This flagship lacks a traditional flagship processor. Rather than rolling with something from Qualcomm’s primary Snapdragon 800 series, the One A9 is operated by a processor from the Snapdragon 600 series. The good news is that the One A9 has the fresh Snapdragon 617, and it’s paired with 3GB of RAM. As I mention with any review, I’m not a power user by any means. I rarely push my phone to its limit. But I sure made it my job (quite literally) to so with the One A9. I was trading messages on Hangouts, playing Minecraft: Pocket Edition, and streaming music from iHeartRadio to see if the phone’s performance would be hindered. It turns out that the phone would only slow down slightly and just briefly if I left Minecraft to do something like scroll through Twitter. When not playing a game as heavy as Minecraft, the One A9 was fine throughout the day. It’s not as fast as the LG G4 or even the Nexus 5X, but I’m not going to complain and call the One A9 slow; HTC Sense or a lack of software optimization could be to blame for this.

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So how well does that fingerprint scanner work? Perfectly. HTC followed Google’s requirements to implement a proper fingerprint scanner, giving the One A9 a premier security measure. Place a digit on the fingerprint scanner that has been saved and the One A9 will unlock instantly. There is some leeway to allow your finger to be placed at various angles to unlock the phone.

Battery

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The One A9 is able to be so thin and light because of its small battery. A non-removable 2150mAh battery is stored within that all-metal body. Of course you can find a bigger battery in other phones; however, HTC seemingly optimized the One A9 to get the most out of 2150mAh because I consistently approached a full twenty-four hours before hitting 0%. I’ll admit that, again, I’m not a power user. My day-to-day activities on the One A9 included checking Twitter, sending/receiving emails, using Hangouts, and streaming music from iHeartRadio. In dire situations, use HTC’s Extreme Power Saving mode to stretch the One A9’s battery life further.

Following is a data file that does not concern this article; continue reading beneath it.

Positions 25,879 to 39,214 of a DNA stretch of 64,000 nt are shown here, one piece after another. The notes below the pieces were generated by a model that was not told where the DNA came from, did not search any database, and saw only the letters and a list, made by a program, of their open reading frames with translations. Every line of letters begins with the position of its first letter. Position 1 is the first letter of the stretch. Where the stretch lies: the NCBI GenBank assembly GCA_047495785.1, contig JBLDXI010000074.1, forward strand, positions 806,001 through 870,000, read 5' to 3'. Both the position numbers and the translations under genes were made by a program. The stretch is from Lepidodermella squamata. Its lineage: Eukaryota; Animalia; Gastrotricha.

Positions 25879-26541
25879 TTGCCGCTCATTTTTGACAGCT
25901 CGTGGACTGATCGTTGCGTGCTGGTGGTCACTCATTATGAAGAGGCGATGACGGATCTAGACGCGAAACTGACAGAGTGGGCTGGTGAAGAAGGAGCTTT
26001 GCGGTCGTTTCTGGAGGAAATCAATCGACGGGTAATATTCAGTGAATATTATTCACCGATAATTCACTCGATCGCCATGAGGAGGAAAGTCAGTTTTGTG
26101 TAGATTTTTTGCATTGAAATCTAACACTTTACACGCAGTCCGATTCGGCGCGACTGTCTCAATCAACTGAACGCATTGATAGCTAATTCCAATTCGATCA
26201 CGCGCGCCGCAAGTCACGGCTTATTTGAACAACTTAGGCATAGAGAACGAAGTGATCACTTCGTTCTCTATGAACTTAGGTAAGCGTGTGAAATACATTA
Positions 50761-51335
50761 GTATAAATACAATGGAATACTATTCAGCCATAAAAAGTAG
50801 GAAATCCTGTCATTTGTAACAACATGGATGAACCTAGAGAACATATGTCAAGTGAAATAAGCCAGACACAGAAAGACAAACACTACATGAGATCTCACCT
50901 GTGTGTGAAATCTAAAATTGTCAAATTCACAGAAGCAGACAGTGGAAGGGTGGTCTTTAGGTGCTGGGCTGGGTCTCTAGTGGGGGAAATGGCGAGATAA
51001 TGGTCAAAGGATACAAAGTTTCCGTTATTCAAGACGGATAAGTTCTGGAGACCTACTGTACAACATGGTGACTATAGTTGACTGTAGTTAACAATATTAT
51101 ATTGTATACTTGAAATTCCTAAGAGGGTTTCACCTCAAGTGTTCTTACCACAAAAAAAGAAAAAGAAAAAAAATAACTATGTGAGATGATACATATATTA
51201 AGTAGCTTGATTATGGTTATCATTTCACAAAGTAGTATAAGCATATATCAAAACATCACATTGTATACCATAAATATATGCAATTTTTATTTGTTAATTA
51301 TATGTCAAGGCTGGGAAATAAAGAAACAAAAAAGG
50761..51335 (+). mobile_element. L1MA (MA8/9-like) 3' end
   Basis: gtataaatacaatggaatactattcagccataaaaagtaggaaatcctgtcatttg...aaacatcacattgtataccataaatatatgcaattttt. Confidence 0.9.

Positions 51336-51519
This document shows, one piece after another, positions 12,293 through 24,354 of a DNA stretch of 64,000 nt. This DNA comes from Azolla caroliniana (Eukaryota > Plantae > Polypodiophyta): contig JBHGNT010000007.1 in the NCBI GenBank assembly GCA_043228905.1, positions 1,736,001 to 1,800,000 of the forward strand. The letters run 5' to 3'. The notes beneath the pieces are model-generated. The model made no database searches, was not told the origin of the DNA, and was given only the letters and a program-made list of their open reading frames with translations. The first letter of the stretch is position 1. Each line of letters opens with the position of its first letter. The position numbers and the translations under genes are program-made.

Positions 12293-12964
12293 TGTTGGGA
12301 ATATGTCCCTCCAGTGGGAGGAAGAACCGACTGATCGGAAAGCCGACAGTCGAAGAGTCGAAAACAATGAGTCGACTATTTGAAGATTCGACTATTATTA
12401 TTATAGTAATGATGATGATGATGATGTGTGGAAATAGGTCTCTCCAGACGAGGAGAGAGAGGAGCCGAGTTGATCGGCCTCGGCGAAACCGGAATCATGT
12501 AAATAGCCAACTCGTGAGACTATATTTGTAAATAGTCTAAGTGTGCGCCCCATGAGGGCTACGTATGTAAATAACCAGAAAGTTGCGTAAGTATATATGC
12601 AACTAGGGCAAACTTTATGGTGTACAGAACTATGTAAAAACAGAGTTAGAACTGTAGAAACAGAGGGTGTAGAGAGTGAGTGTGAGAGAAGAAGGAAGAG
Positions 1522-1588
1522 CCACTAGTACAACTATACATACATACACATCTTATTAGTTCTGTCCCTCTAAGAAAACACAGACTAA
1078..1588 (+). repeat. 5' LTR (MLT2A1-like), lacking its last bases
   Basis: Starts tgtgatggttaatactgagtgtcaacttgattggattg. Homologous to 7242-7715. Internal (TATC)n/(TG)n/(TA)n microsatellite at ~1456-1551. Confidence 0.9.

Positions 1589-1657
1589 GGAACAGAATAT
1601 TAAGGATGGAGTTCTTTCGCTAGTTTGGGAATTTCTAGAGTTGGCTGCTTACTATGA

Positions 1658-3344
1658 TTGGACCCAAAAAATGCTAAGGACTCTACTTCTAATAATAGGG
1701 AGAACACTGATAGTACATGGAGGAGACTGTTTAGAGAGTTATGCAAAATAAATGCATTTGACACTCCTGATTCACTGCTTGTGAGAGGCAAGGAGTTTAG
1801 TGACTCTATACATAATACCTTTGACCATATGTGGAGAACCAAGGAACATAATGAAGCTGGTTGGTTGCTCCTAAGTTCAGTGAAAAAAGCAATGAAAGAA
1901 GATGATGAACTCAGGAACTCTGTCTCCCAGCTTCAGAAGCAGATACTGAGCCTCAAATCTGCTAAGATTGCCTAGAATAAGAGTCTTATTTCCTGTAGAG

Here’s the expected battery life:

  • HD video playback: up to 12 hours
  • Audio playback: up to 60 hours
  • WiFi browsing: up to 9 hours
  • Talk time: up to 16 hours
  • Standby time: up to 18 days

I’m begging you to not head down into the comments and whine about this phone not having a removable battery. Save yourself the time. They’re going away whether you like it or not.

The One A9 supports Qualcomm’s Quick Charge 2.0 technology, so you’ll be able to charge it in a short amount of time using a compatible charger. It takes way less than sixty minutes to get a charge that will allow you to leave the house without worry about your phone’s battery life. HTC also notes that the One A9 will support the upcoming Quick Charge 3.0 technology that is 38% more efficient than what is currently out there.

Software

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Anyone who has used an HTC device in the last eighteen months will feel right as home. HTC Sense has only grown for the better since the introduction of the One (M8) in 2014. The company has never had to overhaul or scrap its overlay. HTC Sense continues to be tweaked. It never gets in the way like Samsung’s TouchWiz or LG’s UX 4.0 tend to. This overlay is beautiful and adds value to HTC devices. It’s interesting that HTC has not transitioned to an overlay that resembles Material Design. I can’t blame them. HTC Sense gets things right in its own way — never cluttered, clunky, or ugly.

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Aside from the beautiful user interface and intuitive user experience, HTC Sense stands out with its customization. The Themes app gives you control over wallpapers, colors, icons, sounds, and font. Motorola may be the only company allowing vast external customization, but no one does software customization like HTC. HTC Sense is built around you because of this customization and its adaptive nature. Through the Sense Home widget, the One A9 will show which apps are most useful at work, at home, or on the go. Pretty cool that your phone can think about which apps you could use before you even start searching for one.

HTC Sense is clearly the best overlay as no one comes close to what HTC does on top of Android.